Agnes Malinowska is a PhD candidate in the Committee on Social Thought and a Preceptor in the MA Program in Humanities at the University of Chicago. Her dissertation analyzes American literary naturalism’s engagement with the “inhuman” conditions of the late nineteenth century: The widespread influence of evolutionary theory cast the human as animal, while the rise of technological modernity brought machines to the fore of American life. In reconsidering naturalism’s relationship to the nonhuman, this research aims to unearth its importance for contemporary debates in Animal Studies and posthumanist theory.



Joseph McAleer is an independent historian. His first book, Popular Reading and Publishing in Britain 1914–1950, was awarded the inaugural Longmans/History Today Book of the Year Award in 1993. He is the author of Passion’s Fortune: A History of Mills & Boon and Call of the Atlantic: Jack London’s Publishing Odyssey Overseas, 1902–1916.



Stephen J. Mexal is Professor of English at California State University, Fullerton. He is the author of Reading for Liberalism: The Overland Monthly and the Writing of the Modern American West.



Michael Millner is the author of Fever Reading: Affect and Reading Badly in the Early American Public Sphere (2012), and he is Associate Professor of English at the University of Massachusetts, Lowell, where he also serves as Director of the Jack Kerouac Center for the Public Humanities.



Michael Newton works at the University of Leiden. Presently he is writing a book on film stars for Reaktion Books. He is the author of Savage Girls and Wild Boys: A History of Feral Children (2002) and Age of Assassins: A History of Conspiracy and Political Violence, 1865–1981 (2012), both for Faber & Faber.



Susan Nuernberg is Professor Emerita of English at the University of Wisconsin Oshkosh. She is the editor of The Critical Response to Jack London and The Letters of Russ Kingman and is currently working with Iris Dunkle on The Creative Life of Charmian K. London for the University of Missouri Press.



Per Serritslev Petersen is Professor Emeritus at Aarhus University. He has published widely within British and American studies, literary and cultural theory, as well as on individual authors, notably Wordsworth, Jane Austen, Tennyson, D. H. Lawrence, Tom Stoppard, Melville, Emily Dickinson, Jack London, Don DeLillo, and Bret Easton Ellis.



Lawrence Phillips is Professor of English and Head of Regent’s American College London, Regent’s University London. He has written widely on the literary representation of urban Victorian writing and empire. His most recent monograph was The South Pacific Narratives of Robert Louis Stevenson and Jack London: Race, Class, Imperialism. (p. xvi)



Karen Roggenkamp is Associate Professor of English at Texas A&M University-Commerce and coeditor of American Periodicals. She is the author of Narrating the News and is currently working on a book about female newspaper journalists and cultures of sentimentality in nineteenth-century America, as well as a project on children’s editions of Uncle Tom’s Cabin.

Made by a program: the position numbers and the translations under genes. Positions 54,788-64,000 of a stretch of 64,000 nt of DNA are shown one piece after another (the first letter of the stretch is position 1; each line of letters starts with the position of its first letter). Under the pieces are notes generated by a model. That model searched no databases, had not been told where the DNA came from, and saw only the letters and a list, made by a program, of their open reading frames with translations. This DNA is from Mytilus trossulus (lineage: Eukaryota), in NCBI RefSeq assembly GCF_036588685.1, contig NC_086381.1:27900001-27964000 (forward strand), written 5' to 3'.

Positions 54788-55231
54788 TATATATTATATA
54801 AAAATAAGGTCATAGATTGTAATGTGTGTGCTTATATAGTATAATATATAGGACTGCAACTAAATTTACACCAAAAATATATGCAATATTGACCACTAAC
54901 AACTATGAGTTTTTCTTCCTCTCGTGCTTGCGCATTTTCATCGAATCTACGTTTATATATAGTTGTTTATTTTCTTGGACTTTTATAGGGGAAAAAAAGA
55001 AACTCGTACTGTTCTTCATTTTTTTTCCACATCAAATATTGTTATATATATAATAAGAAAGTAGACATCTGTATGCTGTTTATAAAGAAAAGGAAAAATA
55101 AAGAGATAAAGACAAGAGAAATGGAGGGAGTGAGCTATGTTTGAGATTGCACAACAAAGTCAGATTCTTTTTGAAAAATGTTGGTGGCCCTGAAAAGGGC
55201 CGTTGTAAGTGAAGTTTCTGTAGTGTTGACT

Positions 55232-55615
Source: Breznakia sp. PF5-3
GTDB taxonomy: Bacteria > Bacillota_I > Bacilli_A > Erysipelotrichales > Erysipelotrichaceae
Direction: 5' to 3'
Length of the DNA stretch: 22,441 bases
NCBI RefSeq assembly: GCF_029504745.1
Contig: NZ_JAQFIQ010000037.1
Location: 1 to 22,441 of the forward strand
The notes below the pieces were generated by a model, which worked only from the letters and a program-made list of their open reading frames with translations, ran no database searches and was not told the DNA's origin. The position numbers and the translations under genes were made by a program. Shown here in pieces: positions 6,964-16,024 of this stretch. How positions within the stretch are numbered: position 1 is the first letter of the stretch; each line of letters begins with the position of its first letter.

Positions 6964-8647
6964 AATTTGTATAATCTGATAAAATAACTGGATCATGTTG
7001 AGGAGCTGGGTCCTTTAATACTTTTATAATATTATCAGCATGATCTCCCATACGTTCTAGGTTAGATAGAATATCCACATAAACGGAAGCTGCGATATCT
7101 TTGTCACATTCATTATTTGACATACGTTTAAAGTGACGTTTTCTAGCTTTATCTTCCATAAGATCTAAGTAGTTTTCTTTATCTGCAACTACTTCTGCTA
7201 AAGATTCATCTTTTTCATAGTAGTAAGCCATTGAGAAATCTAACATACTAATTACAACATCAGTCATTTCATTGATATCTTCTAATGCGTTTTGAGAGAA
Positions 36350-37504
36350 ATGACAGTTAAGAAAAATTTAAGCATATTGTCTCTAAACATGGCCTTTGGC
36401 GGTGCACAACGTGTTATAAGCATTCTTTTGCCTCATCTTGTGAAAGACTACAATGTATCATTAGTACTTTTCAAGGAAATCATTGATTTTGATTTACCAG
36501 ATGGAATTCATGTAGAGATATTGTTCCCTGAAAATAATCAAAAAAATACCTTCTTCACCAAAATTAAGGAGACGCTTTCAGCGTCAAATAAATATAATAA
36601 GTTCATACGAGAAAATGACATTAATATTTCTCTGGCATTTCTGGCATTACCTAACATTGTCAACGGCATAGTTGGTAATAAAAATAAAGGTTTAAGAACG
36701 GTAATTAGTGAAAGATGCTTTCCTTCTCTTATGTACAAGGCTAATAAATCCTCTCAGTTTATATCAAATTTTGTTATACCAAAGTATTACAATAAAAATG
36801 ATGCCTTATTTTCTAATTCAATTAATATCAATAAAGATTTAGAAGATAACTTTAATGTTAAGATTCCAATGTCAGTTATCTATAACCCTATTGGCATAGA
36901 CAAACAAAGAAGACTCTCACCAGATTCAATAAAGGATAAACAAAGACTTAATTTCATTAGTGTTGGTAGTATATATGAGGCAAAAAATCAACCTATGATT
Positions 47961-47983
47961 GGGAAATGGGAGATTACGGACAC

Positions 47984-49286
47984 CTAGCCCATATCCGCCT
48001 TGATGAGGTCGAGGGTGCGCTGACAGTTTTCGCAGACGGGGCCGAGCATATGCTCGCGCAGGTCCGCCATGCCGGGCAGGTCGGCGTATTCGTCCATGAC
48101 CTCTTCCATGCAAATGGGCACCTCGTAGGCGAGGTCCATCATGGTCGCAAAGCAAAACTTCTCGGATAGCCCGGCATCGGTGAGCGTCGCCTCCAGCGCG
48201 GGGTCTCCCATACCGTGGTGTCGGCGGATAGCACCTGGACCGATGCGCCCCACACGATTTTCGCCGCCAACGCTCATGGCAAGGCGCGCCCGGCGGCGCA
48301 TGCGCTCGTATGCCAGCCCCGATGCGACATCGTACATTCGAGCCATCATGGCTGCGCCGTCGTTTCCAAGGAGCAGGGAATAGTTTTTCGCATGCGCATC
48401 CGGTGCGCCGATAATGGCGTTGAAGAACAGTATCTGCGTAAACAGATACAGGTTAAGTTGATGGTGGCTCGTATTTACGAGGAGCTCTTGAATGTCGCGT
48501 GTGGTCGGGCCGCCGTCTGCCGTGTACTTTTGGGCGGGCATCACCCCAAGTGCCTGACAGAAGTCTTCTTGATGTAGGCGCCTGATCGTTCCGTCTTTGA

Hank Scotch is deputy managing editor at Critical Inquiry. He also teaches at the School of the Art Institute of Chicago.



Clarice Stasz is Professor Emerita in History, Sonoma State University. Her books include American Dreamers: Charmian and Jack London and Jack London’s Women. She is editor of london.sonoma.edu.



Kevin Swafford is Associate Professor at Bradley University whose research and writing is interdisciplinary (rooted in philosophy, sociology, psychoanalysis, and history) and focuses primarily on the long nineteenth century (British Romantics to Modernists). He is the author of Class in Late-Victorian Britain: The Narrative Concern with Social Hierarchy and Its Representation.



Lawrence D. Taylor is a Researcher and Professor in the Departamento de Estudios Culturales, El Colegio de la Frontera Norte, Tijuana, Mexico. His principle area of specialization concerns the history of Mexico and the US-Mexico borderlands region. His most recent book is El nuevo norteamericano: integración continental, cultura e identidad nacional.



Cecelia Tichi teaches at Vanderbilt University. She is the author of Jack London: A Writer’s Fight for a Better America and other projects centered on the US Gilded Age and Progressive era, including Civic Passions: Seven Who Launched Progressive America and Exposes and Excess: Muckraking in America 1900/2000.



Amy Tucker is Professor in the English Department of Queens College of the City University of New York. Her previous books include studies in Art History and Linguistics, and, most recently, The Illustration of the Master: Henry James and the Magazine Revolution (Stanford UP, 2010). Her current book project examines the three versions of the Snark voyage published by Jack London, Charmian London, and Martin Johnson.



Daniel J. Wichlan is a lifelong independent Jack London scholar who is based in the San Francisco area. He is the editor of Jack London, the Unpublished and Uncollected Articles and Essays and The Complete Poetry of Jack London. He is coeditor with Dale L. Walker of The Fiction of Jack London: A Chronological Bibliography, 2nd edition.



Jay Williams is author of Author Under Sail: The Imagination of Jack London, 1893–1916 and editor of Signature Derrida. Publisher and editor of the Jack London Journal (1994–2001), Williams is senior managing editor of Critical Inquiry and is a member of the editorial board for University of California Press’s book series on the Grateful Dead. (p. xvii)



Tony Williams is Professor and Area Head of Film Studies at Southern Illinois University, Carbondale, and author of Jack London: The Movies and The Cinema of George A. Romero and edited Postcolonialism, Diaspora, and Alternative Histories: The Cinema of Evans Chan. His latest work, James Jones: The Limits of Eternity is under consideration.



(p. xviii)